Getting back to the PLR where the decedent failed to timely file a 709, why does it matter that the 709 was filed late? Well, for purposes of gift tax, it likely doesn’t matter one bit, unless gift tax was actually owed, in which case there would be late payment penalties and interest on the gift tax owed. But for GSTT, it matters a great deal. The reason is due to the valuation of transfers and how it relates to the timeliness, or lack thereof, of a GSTT exemption allocation. Automatic allocations, as well as those made on a timely filed gift tax return, use the value of the property as of the date of the transfer[6], while untimely allocations use the value of the property as of the date the untimely allocation is made.[7] So let’s say you transfer some appreciating property to a trust when it is worth $1M, and you timely file a 709 allocating GST exemption to the trust, you have used $1M of exemption even if the property is worth $2M at the time of filing of the 709. But what if you fail to timely file a 709? Assuming automatic allocation does not apply to the transfer, you’ve lost your opportunity to fully exempt the trust from GSTT by only using $1M of your exemption unless the property value is $1M at the time of the untimely allocation. If you later try to allocate GSTT exemption to the trust when the property is worth $3M, you will have to allocate $3M of GSTT exemption to the trust to make it fully GSTT exempt.

That is the importance of a timely filed return with properly allocated GSTT exemption and the proper GSTT elections made.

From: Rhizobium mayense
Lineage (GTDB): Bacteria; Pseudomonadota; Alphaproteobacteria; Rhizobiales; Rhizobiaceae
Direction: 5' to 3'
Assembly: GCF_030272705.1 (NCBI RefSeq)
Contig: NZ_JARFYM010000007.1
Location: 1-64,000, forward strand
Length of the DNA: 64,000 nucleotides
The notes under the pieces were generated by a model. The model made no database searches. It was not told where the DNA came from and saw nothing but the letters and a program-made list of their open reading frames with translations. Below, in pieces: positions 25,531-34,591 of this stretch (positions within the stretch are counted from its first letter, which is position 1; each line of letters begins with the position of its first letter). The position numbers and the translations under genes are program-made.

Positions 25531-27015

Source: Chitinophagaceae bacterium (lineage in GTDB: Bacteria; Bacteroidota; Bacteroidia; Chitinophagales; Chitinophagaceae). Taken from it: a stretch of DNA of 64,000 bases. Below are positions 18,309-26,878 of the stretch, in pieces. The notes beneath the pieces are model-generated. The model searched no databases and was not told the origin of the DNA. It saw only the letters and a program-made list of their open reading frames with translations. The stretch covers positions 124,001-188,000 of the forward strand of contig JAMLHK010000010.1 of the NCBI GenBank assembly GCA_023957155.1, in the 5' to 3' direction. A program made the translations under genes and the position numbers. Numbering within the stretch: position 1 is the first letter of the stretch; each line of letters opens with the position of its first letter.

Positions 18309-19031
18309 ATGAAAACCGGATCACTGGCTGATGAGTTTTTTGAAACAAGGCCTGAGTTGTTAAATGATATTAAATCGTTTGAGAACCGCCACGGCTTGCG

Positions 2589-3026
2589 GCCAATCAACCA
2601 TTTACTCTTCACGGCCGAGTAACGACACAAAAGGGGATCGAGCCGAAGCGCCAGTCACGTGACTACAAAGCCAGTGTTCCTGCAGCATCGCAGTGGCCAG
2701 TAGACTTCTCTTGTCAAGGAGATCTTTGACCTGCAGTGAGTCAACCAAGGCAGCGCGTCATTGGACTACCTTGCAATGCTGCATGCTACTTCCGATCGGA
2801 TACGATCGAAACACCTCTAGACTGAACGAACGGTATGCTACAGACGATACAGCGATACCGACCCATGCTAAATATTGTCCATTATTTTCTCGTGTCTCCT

Gift Splitting

While the focus of this article is on the GSTT, I must mention another common mistake I see relating to the 709. Couples who gift split, that is, one person makes a gift and elects treat it as having been made one half by him or her, and one half by his or her spouse, should both file a gift tax return in order to properly consent to the gift splitting.[8] Gift splitting does not happen automatically, it must be consented to by the spouse whose annual exclusion is being used by the other spouse.[9] A common scenario is for couples to make gifts that are double the annual exclusion amount and assume gift splitting applies when, absent proper consent, it does not. Thus, even if couples are gift splitting only up to the annual exclusion amount of both spouses, 709s should still be filed by each consenting to the gift splitting. I see couples gift splitting all the time without filing a 709 to consent to the gift splitting. While potentially a no harm, no foul mistake, the IRS could take a hard line and treat the amount in excess of the donor’s annual exclusion as a taxable gift, thus either using gift tax exemption if available or generating gift tax if not.